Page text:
Better Living Through Birding: Notes from a Black Man in the Natural World By Christian Cooper
Christian Cooper in early 2020 was something of a niche celebrity.
Some, including myself, knew him from his occasional guest hosting on the GLBT weekly news program, Gay USA. Others knew him from his movie reviews, which often reflected his love of science fiction and fantasy-related films. Cooper himself once worked for Marvel Comics.
And, some knew him as a birder, particularly one who favored Central Park in New York City. Cooper was taking part in his beloved birding, which he had been doing since he was a child when he came across a woman with a dog off a leash. He soon became a national celebrity.
Most dog walkers either followed the rules or begrudgingly did so when asked. Amy Cooper (no relation), a white woman, did not. The encounter grew into a racial incident when Amy Cooper told Chris Cooper that if he did not stop filming her (a common approach to deal with scofflaws), she would call the police. And, say an African-American was threatening her.
The video he later posted became viral, though Chris Cooper himself was wary about how far the whole thing was taken. A few years later, he released his autobiography, of which this incident is only one chapter. After all, a sixty-year-old African American, gay birder, with a complicated family life, involved in comics, and a world traveler has a lot more to tell.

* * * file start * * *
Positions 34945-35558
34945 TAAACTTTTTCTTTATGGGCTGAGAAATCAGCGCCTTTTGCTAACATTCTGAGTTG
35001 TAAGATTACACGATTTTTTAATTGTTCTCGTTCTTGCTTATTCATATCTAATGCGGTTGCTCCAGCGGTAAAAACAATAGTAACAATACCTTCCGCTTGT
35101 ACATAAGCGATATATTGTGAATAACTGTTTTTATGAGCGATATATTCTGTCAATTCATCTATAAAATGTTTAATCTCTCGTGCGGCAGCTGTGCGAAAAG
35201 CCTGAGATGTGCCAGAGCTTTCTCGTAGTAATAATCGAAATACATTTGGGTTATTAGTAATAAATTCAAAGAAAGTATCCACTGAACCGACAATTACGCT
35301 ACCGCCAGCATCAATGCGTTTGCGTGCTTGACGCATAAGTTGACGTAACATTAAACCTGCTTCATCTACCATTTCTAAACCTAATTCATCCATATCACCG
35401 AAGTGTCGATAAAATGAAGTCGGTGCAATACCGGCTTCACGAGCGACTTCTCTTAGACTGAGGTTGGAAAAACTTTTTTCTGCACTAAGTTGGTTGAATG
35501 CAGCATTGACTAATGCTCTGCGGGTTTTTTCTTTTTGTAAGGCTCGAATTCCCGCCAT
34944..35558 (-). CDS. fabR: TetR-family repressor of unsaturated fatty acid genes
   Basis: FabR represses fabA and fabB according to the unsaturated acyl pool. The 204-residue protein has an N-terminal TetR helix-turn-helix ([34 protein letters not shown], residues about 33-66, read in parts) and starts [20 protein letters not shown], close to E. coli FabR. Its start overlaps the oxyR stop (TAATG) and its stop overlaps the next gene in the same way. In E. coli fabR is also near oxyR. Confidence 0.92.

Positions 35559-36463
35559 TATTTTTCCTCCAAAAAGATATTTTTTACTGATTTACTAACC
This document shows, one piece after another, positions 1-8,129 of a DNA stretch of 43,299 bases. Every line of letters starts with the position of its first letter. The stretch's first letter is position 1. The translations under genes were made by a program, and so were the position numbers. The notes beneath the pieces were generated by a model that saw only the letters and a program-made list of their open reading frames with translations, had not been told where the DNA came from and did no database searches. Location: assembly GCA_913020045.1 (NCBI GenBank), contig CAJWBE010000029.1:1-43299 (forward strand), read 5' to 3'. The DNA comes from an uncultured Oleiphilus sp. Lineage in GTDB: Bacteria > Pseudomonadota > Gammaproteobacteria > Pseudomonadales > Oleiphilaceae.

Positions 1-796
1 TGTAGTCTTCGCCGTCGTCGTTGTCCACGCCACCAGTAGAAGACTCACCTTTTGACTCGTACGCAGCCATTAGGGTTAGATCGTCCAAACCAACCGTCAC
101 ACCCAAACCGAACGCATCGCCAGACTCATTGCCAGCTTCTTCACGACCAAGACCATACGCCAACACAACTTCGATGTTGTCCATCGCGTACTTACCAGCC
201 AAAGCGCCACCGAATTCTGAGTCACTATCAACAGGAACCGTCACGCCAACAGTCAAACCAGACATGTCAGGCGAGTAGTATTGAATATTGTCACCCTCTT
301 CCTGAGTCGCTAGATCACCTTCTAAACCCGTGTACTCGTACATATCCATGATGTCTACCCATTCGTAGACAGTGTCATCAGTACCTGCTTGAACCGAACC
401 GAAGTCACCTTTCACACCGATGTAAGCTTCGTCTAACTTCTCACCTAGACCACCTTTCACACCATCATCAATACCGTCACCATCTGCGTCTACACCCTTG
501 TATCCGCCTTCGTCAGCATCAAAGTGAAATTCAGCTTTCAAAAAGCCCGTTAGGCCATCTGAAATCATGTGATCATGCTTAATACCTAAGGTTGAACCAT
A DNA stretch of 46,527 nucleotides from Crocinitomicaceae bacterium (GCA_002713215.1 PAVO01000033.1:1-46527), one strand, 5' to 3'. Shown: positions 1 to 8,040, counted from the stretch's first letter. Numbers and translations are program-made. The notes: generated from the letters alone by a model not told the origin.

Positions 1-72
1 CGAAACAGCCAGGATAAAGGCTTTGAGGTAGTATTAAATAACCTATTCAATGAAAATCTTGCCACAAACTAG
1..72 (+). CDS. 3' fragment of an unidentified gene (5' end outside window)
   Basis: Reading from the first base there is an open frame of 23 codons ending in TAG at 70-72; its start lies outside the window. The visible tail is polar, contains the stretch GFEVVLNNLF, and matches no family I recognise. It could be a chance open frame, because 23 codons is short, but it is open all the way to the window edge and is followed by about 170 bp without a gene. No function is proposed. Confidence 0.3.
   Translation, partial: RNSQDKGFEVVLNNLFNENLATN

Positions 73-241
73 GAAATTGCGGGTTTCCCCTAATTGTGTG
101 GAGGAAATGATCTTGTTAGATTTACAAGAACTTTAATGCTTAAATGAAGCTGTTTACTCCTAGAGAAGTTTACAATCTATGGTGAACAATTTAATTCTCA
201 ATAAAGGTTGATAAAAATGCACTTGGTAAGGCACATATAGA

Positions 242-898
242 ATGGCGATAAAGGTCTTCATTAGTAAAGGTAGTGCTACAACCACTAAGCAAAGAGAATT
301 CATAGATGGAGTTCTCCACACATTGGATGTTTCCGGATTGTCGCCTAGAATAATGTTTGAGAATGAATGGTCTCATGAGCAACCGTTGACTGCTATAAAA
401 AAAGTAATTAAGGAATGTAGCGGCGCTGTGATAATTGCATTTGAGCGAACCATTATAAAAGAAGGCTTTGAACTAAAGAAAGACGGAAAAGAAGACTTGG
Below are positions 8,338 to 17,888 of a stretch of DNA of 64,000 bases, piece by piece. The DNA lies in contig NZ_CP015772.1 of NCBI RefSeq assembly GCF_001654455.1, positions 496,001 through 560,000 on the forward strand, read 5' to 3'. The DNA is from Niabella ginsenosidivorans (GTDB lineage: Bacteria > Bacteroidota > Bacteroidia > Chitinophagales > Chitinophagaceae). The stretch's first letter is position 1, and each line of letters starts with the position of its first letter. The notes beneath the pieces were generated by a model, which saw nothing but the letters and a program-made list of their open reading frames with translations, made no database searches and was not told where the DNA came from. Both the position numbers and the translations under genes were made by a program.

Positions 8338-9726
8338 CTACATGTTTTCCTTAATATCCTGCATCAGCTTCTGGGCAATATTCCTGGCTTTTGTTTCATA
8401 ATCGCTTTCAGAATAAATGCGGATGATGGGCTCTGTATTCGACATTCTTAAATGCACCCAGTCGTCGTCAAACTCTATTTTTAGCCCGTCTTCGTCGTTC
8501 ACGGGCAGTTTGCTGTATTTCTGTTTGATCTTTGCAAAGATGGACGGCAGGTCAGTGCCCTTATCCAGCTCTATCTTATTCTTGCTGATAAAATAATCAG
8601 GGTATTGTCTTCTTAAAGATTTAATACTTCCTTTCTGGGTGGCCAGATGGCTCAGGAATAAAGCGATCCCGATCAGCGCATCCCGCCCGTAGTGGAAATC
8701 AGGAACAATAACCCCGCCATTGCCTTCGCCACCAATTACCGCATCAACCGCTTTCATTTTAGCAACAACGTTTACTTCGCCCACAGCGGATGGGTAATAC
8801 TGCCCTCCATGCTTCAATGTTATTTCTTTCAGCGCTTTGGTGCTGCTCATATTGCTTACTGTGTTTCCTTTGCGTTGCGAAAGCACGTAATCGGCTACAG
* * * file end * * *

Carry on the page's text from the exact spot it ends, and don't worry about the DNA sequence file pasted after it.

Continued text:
Chris Cooper engagingly tells his story with a mix of his familiar cheerful polite personality that at times is mixed with a bit more spice when it is deserved. Many different people will appreciate this book, which has a healthy amount of birding material but is not just about that. There are no pictures of the birds, but he makes them come alive.
One curious thing is that he barely mentions his partner, though he provides a touching reference in the acknowledgments. Cooper provides some details about his dating life, including a short-lived marriage. But, we don’t even get a reference to how these two met. Wonder why.
That mystery aside, this is a very good book.
Why I Read This Book
Gay USA has been a primary source of my GLBTQ news over the years. Chris Cooper (he goes by “Chris” on the show) was a pleasant contributor, his style more laid back than the usual hosts.